Individualization Improves Mammography Screening

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Individualization Improves Mammography Screening
Individualization Improves Mammography Screening

(HealthDay News) — Better decision aids that incorporate individualized risk could improve breast cancer screening, according to a review published in the April 2 issue of the Journal of the American Medical Association.

Lydia E. Pace, MD, and Nancy L. Keating, MD, both from Brigham and Women's Hospital in Boston, conducted a systematic literature review to identify studies describing the benefits and harms of mammography and individualizing screening decisions and promoting informed decision making.

The researchers found that mammography screening was associated with a 19% overall reduction in breast cancer mortality (approximately 15% for women in their 40s and 32% for women in their 60s).

RELATED: Do Mammograms Save Lives?

The cumulative risk of a false-positive result was about 61% for a 40- or 50-year-old woman undergoing 10 years of annual mammograms. Over 10 years, roughly 19% of the cancers diagnosed would not have become clinically apparent without screening (overdiagnosis), although there is uncertainty about this estimate.

Baseline breast cancer risk was found to greatly determine the net benefit of screening; this risk should be incorporated into screening decisions.

"To maximize the benefit of mammography screening, decisions should be individualized based on patients' risk profiles and preferences," the researchers wrote.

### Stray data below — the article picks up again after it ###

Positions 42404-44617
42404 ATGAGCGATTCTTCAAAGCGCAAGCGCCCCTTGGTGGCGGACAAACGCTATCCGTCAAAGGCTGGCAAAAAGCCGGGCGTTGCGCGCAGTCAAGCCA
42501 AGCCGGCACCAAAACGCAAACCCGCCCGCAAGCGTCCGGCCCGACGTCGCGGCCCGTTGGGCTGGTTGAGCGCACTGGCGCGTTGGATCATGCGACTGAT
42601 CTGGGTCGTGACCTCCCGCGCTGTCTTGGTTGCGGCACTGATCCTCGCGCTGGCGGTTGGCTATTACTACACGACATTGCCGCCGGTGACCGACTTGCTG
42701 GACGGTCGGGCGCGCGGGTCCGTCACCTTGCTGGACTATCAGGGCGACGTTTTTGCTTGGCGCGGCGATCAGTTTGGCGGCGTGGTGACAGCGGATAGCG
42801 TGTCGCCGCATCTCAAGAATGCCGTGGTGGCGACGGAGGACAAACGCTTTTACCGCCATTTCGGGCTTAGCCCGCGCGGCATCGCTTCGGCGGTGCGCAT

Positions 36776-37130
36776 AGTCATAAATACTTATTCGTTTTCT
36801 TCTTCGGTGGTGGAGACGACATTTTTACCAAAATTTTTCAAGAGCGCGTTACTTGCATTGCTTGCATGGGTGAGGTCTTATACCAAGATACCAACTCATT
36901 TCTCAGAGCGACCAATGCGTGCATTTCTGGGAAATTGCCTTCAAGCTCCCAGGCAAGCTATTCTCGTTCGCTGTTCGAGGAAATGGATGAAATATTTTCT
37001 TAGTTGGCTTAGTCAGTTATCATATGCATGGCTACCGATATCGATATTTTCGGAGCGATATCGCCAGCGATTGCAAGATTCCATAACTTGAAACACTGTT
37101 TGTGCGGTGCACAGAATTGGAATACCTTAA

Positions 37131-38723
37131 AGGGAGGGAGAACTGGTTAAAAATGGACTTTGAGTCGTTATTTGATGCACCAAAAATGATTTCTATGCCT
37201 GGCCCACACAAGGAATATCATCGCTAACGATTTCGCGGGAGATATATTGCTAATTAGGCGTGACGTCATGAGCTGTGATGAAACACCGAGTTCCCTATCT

In an accompanying editorial, Joann G. Elmore, MD, MPH, of the Harborview Medical Center, Department of Medicine, University of Washington School of Medicine in Seattle, and Barnett S. Kramer, MD, MPH, of the National Cancer Institute, said that the study results will help inform clinicians and patients about how best to proceed with mammogram screening.

RELATED: Breast Cancer Resource Center

"Balanced messaging is essential to help each woman make her own individual decision regarding her participation in screening mammography. This decision should start with facts, and Pace and Keating have provided an excellent summary of the risks and benefits," they wrote.

"Health professionals should not shortchange the discussion of potential harms or impose personal opinions in the decision-making process. Messages based on fear or guilt may impede full understanding. Women considering screening mammography should receive all the information they need, and their preferences should be respected."

References

  1. Pace LE, Keating NL. A Systematic Assessment of Benefits and Risks to Guide Breast Cancer Screening Decisions. JAMA. 2014;311(13):1327-1335.
  2. Elmore JG, Kramer BS. Breast Cancer Screening: Toward Informed Decisions. JAMA. 2014;311(13):1298-1299.

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